Bryan Dyke, an IN THE AIR Author Interview


On the verge of a new anthology, we are celebrating IN THE AIR with a behind the scenes view of authors and their stories. Here’s a look at Bryan Dyke and his story “The Treasure of the Wind-Walker.”



Tell me a little about your story and the world you’ve created.

The Treasure of the Wind-Walker is a pulp take on the Fantasy/Sword and Sorcery/Pirate genre. The main character: Mau-Keefe, the Gilded Glaive, and his sorcerer side-kick Lucy are part of larger series of serial adventures I have been writing that revolve around Mau-Keefe, and his ship, The Crawling Chaos. I really loved pirate tales and wanted to especially take a swipe at Sinbad-esque stories. The world is called Kol…and I have been writing many adventures in that setting, some less pirate and more Howardian Barbarian tales, others revolving around wizards that have more of a Jack Vance feel. I’ve had a few published so far, and a couple others set to be published, mostly in small press stuff.

What came first, the plot or the characters?

For this one, Mau-Keefe came first. I think this was the third story I’ve written with him, and have done a couple after.

If you had to describe your protagonist in three words, what would they be?

Handsome, crafty, deadly.

What is something about your protagonist that only you know?

He’s brokered bonds with worse things than pirates and argumentative wizards.

Which scene was the most difficult to write and why?

Not really anything, but the notion the Djinn in my story is (spoilers) a product of foul, black magic, and the entity has an unpleasant twist to his creation.

What were you trying to achieve with this story?

A good old fashion pulpy adventure with a healthy dose of escapism and fun.





What do you like to do when you’re not writing?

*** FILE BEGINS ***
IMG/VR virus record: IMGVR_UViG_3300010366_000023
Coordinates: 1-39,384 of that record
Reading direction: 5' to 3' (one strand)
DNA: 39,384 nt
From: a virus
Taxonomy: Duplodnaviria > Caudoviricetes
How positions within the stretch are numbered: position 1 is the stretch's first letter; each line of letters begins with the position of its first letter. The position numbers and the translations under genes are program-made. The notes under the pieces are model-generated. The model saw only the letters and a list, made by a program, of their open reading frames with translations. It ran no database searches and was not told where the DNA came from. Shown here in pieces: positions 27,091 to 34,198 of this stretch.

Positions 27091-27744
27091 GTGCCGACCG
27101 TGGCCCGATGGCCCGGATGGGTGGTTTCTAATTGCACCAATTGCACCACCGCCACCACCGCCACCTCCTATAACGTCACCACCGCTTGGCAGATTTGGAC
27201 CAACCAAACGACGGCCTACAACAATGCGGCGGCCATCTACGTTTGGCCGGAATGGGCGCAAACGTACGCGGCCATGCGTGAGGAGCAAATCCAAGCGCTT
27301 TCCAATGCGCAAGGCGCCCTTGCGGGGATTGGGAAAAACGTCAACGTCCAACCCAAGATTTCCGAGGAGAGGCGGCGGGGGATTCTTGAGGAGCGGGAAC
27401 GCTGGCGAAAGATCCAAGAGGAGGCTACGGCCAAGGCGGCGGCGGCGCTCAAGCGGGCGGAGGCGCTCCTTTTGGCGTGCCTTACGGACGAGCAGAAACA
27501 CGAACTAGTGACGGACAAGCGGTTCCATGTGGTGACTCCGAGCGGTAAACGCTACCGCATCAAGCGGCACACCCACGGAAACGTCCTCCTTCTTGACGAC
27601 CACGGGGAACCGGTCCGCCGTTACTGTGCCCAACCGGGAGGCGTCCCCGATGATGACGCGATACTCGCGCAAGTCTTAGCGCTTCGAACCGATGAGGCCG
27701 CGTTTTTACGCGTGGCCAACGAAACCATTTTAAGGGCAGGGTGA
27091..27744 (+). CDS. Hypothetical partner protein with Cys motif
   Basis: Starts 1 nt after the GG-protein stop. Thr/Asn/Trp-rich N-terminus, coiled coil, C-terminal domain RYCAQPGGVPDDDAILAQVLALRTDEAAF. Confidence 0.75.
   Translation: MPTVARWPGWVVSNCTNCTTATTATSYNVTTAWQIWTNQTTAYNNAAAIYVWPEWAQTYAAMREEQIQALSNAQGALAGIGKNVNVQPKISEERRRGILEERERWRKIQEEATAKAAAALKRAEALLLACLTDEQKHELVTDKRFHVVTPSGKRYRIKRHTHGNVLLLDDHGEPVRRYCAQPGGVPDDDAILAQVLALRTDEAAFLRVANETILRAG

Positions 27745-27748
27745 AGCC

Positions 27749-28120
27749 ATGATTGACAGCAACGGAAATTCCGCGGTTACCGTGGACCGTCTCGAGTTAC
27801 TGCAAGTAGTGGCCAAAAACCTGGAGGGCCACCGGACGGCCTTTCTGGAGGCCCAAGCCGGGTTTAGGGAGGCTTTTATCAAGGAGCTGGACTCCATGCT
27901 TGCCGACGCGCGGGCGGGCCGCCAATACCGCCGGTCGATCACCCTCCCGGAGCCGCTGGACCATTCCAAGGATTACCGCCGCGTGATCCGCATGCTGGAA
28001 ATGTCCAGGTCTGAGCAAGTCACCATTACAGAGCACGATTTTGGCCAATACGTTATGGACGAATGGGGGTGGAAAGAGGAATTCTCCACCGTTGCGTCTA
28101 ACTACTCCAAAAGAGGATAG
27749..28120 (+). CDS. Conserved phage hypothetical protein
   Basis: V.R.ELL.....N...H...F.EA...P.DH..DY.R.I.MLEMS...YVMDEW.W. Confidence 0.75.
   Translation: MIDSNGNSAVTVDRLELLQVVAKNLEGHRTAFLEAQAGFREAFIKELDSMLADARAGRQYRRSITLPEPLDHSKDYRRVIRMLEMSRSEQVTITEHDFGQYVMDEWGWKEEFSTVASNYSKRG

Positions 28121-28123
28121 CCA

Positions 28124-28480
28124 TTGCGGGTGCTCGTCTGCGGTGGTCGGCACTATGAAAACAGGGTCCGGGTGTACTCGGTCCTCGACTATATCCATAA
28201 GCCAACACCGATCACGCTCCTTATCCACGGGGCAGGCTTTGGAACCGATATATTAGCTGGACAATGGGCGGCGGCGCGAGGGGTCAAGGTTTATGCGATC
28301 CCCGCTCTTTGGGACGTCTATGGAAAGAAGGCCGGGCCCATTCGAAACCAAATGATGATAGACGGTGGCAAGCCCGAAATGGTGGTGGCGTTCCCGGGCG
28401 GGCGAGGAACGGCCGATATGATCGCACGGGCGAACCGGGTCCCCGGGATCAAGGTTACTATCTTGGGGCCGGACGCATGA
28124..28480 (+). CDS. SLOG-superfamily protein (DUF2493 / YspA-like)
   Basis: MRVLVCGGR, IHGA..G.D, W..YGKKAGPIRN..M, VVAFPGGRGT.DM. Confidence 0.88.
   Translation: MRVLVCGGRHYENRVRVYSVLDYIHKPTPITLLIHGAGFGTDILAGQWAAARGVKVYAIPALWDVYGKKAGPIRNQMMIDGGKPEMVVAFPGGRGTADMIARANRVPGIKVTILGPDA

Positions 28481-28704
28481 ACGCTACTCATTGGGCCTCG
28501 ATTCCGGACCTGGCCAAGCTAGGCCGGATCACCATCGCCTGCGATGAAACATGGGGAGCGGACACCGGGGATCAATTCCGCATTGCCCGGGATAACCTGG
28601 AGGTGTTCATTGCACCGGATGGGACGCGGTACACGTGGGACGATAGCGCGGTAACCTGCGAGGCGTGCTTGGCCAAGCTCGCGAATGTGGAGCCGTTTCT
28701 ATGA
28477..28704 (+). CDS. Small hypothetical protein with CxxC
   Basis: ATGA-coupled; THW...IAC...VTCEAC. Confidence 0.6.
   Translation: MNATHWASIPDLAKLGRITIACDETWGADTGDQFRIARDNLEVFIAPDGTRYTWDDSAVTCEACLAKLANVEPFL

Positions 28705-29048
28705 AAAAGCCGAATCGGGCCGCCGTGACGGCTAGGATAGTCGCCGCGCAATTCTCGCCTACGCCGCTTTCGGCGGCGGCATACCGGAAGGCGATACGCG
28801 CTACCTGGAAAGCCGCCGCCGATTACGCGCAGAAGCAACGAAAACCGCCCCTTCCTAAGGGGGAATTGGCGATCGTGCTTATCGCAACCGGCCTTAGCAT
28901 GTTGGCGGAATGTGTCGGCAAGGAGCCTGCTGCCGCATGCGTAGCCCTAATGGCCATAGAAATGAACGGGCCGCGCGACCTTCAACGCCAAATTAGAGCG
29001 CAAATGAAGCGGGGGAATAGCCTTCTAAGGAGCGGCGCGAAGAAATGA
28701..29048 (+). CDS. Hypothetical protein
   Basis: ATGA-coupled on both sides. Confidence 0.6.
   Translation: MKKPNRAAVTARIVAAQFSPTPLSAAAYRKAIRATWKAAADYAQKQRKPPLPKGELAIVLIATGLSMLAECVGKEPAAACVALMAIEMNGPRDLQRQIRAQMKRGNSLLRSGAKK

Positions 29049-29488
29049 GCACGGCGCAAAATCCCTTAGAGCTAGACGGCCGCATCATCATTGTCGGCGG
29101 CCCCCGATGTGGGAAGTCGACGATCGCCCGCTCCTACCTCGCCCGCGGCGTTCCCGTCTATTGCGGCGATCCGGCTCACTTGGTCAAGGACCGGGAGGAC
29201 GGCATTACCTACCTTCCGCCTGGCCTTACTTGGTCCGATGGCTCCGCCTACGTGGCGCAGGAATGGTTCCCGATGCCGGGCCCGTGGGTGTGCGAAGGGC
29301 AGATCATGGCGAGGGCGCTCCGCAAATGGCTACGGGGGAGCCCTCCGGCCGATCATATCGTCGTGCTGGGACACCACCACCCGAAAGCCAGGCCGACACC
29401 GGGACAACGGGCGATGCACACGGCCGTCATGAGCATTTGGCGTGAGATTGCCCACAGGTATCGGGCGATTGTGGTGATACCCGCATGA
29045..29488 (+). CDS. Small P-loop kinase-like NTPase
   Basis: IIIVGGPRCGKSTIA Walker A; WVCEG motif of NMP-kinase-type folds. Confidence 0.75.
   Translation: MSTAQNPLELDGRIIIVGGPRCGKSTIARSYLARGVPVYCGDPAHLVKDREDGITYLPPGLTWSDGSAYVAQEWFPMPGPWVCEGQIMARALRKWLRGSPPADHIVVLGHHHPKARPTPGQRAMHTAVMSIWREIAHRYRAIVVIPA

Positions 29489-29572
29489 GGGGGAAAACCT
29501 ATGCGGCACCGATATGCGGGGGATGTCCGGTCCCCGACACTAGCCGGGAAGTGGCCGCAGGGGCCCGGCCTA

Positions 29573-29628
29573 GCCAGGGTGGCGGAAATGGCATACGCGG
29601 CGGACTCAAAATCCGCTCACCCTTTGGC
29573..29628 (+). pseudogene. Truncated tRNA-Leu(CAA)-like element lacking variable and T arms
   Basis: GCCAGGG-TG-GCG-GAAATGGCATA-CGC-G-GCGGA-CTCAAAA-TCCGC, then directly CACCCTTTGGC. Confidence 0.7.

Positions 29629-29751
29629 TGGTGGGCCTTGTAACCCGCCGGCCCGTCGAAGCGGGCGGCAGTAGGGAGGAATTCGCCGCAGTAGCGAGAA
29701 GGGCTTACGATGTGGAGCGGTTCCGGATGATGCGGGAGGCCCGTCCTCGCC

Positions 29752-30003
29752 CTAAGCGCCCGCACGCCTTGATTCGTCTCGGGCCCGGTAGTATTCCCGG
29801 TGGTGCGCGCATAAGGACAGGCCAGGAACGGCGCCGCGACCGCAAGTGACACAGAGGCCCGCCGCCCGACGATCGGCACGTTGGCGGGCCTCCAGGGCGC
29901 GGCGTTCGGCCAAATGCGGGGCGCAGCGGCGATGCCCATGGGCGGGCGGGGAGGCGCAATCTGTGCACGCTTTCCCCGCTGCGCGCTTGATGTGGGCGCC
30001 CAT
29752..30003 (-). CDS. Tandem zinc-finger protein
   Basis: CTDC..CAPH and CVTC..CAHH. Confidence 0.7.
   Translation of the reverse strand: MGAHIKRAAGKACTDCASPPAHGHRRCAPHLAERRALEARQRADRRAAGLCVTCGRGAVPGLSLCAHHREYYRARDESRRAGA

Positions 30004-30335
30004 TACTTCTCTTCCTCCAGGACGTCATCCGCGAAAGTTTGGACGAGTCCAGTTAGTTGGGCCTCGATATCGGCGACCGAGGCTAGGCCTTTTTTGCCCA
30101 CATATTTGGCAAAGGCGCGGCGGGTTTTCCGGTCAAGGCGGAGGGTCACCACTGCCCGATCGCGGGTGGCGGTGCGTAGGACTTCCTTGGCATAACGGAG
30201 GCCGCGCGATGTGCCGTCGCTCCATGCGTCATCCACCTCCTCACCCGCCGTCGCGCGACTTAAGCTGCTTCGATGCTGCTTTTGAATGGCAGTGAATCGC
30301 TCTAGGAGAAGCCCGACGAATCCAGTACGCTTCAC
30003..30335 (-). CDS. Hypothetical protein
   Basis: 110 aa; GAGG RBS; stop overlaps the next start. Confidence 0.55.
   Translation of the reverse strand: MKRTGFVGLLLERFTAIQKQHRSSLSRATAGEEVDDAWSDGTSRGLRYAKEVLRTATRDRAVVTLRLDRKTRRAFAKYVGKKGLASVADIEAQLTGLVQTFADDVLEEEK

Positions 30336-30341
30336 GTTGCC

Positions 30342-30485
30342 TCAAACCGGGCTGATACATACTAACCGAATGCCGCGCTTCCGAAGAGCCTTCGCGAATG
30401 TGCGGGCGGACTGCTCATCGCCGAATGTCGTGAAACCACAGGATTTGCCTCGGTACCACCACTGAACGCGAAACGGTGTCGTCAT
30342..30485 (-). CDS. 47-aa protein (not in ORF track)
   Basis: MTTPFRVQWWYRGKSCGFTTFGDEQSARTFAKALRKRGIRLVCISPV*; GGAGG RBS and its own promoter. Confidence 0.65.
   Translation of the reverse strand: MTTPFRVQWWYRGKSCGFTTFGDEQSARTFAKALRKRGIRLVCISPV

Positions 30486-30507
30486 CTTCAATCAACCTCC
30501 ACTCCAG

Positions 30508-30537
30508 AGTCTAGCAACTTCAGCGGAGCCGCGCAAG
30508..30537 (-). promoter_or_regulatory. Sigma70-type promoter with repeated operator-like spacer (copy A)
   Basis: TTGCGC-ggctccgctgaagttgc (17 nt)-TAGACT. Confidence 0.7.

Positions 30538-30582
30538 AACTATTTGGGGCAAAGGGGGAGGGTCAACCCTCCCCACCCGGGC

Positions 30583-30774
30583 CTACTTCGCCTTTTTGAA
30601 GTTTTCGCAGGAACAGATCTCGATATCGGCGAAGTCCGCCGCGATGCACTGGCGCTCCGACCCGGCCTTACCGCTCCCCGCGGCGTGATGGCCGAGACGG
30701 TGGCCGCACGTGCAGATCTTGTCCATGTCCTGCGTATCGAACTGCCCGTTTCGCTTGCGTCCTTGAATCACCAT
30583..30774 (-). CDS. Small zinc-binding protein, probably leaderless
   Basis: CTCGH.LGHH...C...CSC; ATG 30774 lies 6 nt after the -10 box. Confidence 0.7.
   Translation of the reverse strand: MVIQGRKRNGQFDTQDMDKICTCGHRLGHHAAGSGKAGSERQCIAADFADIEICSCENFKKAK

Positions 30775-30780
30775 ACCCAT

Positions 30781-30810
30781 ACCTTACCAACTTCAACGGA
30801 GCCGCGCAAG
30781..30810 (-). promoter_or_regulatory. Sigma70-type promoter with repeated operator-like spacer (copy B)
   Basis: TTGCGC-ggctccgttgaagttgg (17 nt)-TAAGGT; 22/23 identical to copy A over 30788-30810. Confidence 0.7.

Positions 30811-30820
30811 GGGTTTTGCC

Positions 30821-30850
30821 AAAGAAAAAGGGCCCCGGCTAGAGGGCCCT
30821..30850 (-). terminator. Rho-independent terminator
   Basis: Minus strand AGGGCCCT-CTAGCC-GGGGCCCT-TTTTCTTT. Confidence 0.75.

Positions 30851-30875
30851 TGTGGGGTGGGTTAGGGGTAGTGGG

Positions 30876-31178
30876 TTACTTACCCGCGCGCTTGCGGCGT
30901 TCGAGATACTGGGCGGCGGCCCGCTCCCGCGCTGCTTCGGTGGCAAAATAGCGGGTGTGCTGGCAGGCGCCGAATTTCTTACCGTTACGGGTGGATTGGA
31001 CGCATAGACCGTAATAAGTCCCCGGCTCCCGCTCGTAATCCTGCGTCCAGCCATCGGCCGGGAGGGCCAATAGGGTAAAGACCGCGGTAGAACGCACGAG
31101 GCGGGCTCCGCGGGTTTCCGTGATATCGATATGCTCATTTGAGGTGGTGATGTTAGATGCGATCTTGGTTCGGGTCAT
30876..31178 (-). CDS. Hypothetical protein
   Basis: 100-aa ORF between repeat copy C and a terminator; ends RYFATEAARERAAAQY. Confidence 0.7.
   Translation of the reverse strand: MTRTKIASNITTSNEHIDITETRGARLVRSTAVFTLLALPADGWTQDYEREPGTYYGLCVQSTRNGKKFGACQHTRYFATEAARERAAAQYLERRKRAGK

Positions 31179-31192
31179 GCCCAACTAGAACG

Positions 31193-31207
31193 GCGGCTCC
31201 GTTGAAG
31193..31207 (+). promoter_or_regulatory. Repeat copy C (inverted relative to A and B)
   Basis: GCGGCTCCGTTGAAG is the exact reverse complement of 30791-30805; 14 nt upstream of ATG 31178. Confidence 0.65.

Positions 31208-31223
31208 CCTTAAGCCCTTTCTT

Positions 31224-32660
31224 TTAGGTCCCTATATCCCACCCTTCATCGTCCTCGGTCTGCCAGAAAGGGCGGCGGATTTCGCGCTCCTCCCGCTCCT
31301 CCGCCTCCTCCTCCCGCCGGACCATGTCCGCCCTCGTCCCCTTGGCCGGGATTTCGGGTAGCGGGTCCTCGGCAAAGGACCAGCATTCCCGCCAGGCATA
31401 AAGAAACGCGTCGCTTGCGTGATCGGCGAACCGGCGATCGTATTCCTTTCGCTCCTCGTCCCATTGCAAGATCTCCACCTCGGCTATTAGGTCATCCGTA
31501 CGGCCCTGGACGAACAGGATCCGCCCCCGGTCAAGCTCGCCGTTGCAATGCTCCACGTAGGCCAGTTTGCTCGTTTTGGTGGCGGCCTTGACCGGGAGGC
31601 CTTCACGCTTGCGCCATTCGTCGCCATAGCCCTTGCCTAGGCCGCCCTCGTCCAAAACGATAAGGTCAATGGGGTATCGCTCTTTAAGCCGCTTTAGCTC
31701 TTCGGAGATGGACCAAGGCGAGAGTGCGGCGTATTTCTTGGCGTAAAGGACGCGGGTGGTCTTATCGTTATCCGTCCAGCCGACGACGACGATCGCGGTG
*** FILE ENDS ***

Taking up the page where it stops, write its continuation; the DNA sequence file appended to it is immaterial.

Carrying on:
Work my normal job, be a dad and husband. I also like beer, football, hiking, comics, movies, and reading.

What was one of the most surprising things you learned in creating your stories?

I learned just how many times you had to edit and proofread before a story starts to shape up. I never figured it was so much repetitive work, and yet so rewarding at the same time.

Do you have any suggestions to help others become better writers? If so, what are they?

First, is to deal with rejection and critique. It’s going to happen a lot. Learn and grow from it. Next is write every day… or at least try to write as much as you can. Its cliché, but nothing could be truer. Lastly, read a ton, especially within your target market. I’m still learning all this by the way, but these are helping me to improve.

What do you think makes a good story?

Fun, adventure, and an inexplicable air of coolness.

As a child, what did you want to do when you grew up?

Pro baseball player or Cobra Viper…either or.

What is your favorite writing tool or technique?

My favorite technique is proof reading a story over and over until I’m blue in the face. I‘ve used a few internet tools and the web is definitely a resource.

How would you describe your general writing voice and tone?

With fantasy/Sword and sorcery I like to capture the archaic and vast, as well as myth and mystery. I am heavily inspired by Howard, Leiber, and Jack Vance.

Share something fun or interesting:

A link to a favorite song by a band called Spacelord from Buffalo, NY…very fantasy inspired:



48416177_2008938705839504_8094266344947580928_nBryan Dyke is flying blind on a rocket cycle in the clouds above Vermont, USA. He also lives there with his wife, Corinne, two children, Mayve and Owen, and a naughty dog named Lucy. He is a U.S. Army veteran and graduate of the University of Florida. An avid fan of the works of H.P. Lovecraft, Robert E. Howard, and Jack Kirby, he has several published short stories in various anthologies.


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